and preferly nice. sometimes it is better to keep 250 columns, if there is string, or data set, which you are sure, is supposible after you see starting few data... also if you have some message like "Error in datareading occured" ... - rest can be easily hidden. Depends if you plan ever to edit this text in future, or you bet your pants it is totally final version.
Visual Studio will show two red vertical lines at columns 80 and 96 giving a visual indication on how long the statement is getting, they will not influence the editing though.
Luc Pattyn [Forum Guidelines][My Articles] - before you ask a question here, search CodeProject, then Google
- the quality and detail of your question reflects on the effectiveness of the help you are likely to get
- use the code block button (PRE tags) to preserve formatting when showing multi-line code snippets
You can't impose it on an existing team or an existing project. It has to be there from the start. The only time I worked at a place that had a style guide it had (probably) been in place since the 1970s. Among other things, it specified eighty characters per line max.
Most other employers I've worked for simply don't have one.
Without one, you get chaos. You might check a file out, apply your preferred formatting, and check it back in with nothing but formatting changes.
Coding standards are good but in my experience, subject to continuous refinement. Software written to an old standard should be maintained in keeping with the way it was written. Unfortunately we don't always have the luxury of writing new code and I hate it when I need to modify code that written/edited in multiple styles.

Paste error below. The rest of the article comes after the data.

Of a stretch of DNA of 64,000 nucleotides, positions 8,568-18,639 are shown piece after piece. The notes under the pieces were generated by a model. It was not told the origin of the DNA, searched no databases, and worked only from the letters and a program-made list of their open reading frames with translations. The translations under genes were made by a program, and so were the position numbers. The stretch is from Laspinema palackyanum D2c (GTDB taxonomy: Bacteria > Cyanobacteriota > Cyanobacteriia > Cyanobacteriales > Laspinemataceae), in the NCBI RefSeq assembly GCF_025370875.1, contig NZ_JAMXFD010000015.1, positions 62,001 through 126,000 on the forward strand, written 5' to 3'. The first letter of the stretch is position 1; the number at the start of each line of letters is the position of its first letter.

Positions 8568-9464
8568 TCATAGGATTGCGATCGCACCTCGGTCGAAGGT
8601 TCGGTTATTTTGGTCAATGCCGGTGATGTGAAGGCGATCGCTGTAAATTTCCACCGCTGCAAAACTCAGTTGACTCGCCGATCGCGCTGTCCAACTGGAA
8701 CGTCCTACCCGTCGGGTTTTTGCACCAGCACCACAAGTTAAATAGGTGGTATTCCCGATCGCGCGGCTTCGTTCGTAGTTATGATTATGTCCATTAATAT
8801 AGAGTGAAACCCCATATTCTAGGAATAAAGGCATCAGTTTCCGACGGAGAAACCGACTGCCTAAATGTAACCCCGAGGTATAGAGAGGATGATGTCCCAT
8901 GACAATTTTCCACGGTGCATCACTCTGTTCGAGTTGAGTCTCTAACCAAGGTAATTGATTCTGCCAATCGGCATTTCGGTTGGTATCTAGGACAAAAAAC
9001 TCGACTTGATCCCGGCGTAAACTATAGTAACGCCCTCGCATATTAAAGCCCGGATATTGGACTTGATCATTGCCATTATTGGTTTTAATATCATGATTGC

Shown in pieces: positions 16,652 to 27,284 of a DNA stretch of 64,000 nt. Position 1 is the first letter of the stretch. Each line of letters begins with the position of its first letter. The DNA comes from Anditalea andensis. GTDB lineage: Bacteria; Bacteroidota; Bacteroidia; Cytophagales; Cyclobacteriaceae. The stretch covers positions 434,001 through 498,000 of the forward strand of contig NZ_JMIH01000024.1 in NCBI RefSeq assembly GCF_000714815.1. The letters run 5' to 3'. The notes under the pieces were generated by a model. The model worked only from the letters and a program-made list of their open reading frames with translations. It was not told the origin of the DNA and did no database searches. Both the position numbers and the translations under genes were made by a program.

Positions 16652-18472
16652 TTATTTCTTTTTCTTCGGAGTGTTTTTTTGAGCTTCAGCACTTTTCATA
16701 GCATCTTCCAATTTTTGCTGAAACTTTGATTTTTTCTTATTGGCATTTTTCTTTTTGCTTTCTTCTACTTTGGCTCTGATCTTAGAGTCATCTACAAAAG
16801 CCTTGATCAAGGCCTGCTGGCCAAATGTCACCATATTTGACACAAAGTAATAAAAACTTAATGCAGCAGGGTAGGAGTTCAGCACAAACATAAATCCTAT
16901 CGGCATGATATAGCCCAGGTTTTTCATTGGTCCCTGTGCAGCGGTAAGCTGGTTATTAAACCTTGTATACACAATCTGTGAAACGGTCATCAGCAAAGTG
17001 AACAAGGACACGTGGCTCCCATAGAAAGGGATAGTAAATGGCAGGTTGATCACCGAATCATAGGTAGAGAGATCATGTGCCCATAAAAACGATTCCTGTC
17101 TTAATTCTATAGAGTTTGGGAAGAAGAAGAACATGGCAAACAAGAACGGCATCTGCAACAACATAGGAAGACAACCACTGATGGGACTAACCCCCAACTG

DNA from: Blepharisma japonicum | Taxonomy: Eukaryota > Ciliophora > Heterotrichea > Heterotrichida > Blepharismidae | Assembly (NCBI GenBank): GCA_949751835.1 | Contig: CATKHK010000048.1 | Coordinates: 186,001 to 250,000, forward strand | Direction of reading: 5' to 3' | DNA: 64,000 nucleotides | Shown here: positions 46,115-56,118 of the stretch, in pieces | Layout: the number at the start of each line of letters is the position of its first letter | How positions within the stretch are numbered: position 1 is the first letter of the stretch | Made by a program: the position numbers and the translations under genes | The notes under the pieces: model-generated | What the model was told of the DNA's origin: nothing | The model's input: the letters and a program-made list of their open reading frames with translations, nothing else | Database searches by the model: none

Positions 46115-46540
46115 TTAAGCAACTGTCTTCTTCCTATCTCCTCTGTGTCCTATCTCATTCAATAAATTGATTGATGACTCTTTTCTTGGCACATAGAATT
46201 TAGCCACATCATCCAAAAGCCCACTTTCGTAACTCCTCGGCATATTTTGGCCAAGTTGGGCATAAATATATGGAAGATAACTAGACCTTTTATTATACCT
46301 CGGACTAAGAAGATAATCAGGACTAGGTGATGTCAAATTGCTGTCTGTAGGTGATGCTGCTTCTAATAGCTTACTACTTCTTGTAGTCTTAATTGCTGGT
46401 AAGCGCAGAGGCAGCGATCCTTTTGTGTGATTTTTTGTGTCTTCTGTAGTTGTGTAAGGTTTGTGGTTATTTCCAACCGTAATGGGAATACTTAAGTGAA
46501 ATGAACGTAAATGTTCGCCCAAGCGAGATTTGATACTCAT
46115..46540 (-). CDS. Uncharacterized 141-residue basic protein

Maybe Microsoft should do away with the idea of code being stored in "text" files and consider a xml style.
The advantages would be everyone can format code any which way they like and the actual code itself is just a big block of code.
And commenting would only be allowed in ONE style so it's not like // random /* occurances ********* of weird */ /// styles... Just have it all render as some graphical primitive, like a sticky-note colored rectangle with text?.
Other advantages would be "smart" code files... like they can preserve edit history much like a photoshop .psd file can.
Disadvantage is printing will be a area of concern... but not so much if printing of code is no longer practiced.
Another advantage is the ability to embed any type of document in-line with code as a advanced form of comment/information... like having PICTURES and PDF files and WEBPAGES as small resizable elements right their above the function that is based on their information.
If the future is 3D representation of files and code then Ms better jump on this right away :P
Not every member of the team has the same monitor size as I do, so limiting the width makes no sense. There will always be colleagues that have bigger monitors than mine. And everybody upgrades the monitor once in a while.
And since I like to see the entire line of code, Word Wrap solves the issue. There is never code that is hidden on the right side, because of the horizontal scroll, so I never wonder why the application doesn't perform how I want it to.
True, but word wrap offends my sense of geometry and proportion. A line should be a line not a rectangle after all. I bought a 30" Dell Monitor to get over the problem, which is cool because not only can you fit a massive line of code on it, it also makes you feel like a God. Recommended to all.